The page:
The Kid |
directed by Jon Turtletaub
(Walt Disney/Buena Vista, 2000)
When businessman Russ Duritz meets his childhood self, who's mysteriously appeared at his door, he's appalled: Little Rusty is chubby. He has a speech impediment. He's the kid everyone at school picks on.
But for Rusty, grownup Russ is even more galling. He might be a wildly successful image consultant, but who cares?
"You don't have a dog?!" Rusty yells, near panic, "No dog?? I grow up to be a guy with no dog?"
And that's the way The Kid goes, as the adult version of Russ Duritz (Bruce Willis) tries to figure out why his childhood self (Spencer Breslin) has appeared magically before him. Seems simple at first, to Russ: Rusty is a loser. But maybe, as much as Russ has to teach Rusty, Rusty has an even more important lesson for Russ.
The Kid, Willis' third movie for Disney, has an amiability typical of Disney movies. There's little subtlety, and a huge gap in plot, but, "Hey," it seems to say, "Accept the plot as it is, and we'll bring you along for a heartwarming ride."
As the movie's tagline goes, nobody ever grows up quite like they imagined. Russ is pretty far away from his original dream -- to be a pilot. Instead, the little boy everyone ridiculed has grown up and willed himself into a new persona: a handsome image consultant, helping sports team owners and anchorwomen remake themselves into different people.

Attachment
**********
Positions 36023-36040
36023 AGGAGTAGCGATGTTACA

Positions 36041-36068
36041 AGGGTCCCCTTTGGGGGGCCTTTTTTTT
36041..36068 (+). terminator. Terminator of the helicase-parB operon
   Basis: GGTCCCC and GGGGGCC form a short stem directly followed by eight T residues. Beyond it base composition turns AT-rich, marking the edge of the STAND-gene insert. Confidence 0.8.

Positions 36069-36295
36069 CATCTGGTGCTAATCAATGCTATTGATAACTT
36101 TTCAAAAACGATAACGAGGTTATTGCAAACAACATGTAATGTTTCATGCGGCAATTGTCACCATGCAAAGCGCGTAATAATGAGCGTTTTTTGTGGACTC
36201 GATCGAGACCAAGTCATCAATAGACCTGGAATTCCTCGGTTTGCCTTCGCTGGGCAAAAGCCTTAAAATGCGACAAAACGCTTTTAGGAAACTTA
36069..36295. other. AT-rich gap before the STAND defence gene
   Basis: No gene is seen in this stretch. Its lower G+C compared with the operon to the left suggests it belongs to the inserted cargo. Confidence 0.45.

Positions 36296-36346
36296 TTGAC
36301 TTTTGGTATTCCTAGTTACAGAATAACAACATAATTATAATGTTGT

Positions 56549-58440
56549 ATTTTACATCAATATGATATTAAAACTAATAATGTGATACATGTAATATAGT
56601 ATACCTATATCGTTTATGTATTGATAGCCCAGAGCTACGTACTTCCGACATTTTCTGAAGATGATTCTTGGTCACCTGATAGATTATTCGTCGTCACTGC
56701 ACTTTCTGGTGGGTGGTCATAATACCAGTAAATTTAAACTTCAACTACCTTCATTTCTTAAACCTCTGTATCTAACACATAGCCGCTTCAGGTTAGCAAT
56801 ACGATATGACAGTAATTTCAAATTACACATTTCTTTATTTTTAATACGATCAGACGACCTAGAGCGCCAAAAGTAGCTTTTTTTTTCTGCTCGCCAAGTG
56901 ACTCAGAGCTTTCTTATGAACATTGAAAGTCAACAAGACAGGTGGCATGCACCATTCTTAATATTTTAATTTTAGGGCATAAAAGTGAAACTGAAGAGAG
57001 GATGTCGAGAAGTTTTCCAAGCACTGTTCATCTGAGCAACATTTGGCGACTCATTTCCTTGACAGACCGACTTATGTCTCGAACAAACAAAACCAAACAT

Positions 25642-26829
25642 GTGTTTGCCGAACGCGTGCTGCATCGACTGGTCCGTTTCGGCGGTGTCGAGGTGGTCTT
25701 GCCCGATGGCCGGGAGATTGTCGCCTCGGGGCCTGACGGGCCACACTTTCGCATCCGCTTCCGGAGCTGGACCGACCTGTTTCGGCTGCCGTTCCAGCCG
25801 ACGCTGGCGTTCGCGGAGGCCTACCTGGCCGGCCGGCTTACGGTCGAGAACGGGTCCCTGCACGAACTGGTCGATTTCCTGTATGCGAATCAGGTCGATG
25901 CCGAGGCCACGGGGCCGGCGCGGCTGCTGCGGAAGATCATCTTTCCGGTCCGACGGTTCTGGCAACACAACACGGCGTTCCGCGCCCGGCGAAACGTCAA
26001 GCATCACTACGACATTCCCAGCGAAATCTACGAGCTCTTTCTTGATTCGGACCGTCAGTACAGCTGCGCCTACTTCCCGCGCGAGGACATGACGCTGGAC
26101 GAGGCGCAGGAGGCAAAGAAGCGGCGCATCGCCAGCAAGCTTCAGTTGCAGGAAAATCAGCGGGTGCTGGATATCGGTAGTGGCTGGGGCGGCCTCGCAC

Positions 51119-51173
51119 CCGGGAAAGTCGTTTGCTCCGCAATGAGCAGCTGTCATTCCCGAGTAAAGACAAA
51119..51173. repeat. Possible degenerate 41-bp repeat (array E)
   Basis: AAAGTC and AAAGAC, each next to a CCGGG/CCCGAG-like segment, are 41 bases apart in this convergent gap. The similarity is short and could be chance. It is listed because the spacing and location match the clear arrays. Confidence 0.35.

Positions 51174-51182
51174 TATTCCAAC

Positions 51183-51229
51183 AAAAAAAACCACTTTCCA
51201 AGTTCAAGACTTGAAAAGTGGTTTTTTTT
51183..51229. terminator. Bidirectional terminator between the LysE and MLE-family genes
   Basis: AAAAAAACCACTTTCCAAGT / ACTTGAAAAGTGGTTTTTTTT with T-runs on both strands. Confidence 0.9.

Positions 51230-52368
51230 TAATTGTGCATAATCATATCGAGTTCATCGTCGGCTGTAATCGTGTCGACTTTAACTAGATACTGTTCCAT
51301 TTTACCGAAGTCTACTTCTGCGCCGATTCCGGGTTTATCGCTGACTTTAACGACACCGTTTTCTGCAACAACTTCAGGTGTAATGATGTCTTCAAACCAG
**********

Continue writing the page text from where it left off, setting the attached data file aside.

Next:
You bet there's more than a little lesson here about being true to yourself. You bet The Kid will bring it up every 10 minutes to make sure you get it.
When the kid shows up on Russ' doorstep, neither one understands who the other is. Their scene of awakening is deft -- and young Breslin, in his first feature film role, more than holds his own with veteran Willis. He's not, for the most part, a self-conscious young actor. Instead, it's like watching an uncle egg on his nephew, and vice versa.
Even when he knows who Rusty is, Russ isn't impressed. As he tells his assistant Amy, he's embarassed. He doesn't want to get back on his childhood track. Estranged from his family, wallowing in dough, he's convinced himself he's happy the way things are.
But, of course, The Kid has other plans.
The Kid flirts with sappiness, but it's mostly from the script, not the performances.
Breslin is wonderful, a combination of wariness, innocence and optimism that rings true. And if Willis could tone down his smart snarkiness, he probably could make a career playing Disney dads. He has that kind of rapport with kids, and it makes more sense, at his age, than continuing to seek action-hero roles.
They're supported by Jean Smart in what's basically a do-nothing role as an anchorwoman, and the always-welcome Lily Tomlin as Janet, who manages Russ' office and his life with her trademark wryness and dry wit.
The Kid is billed as a kids' movie, but it's doubtful they'll get the movie's full impact. For kids, turning 16 is ancient; Russ' impending 40th birthday, and its accompanying crisis, is unimaginable. Better to say The Kid is great for anyone who can suspend disbelief and who remembers, just a little, what kids' dreams are like.
[ by Jen Kopf ]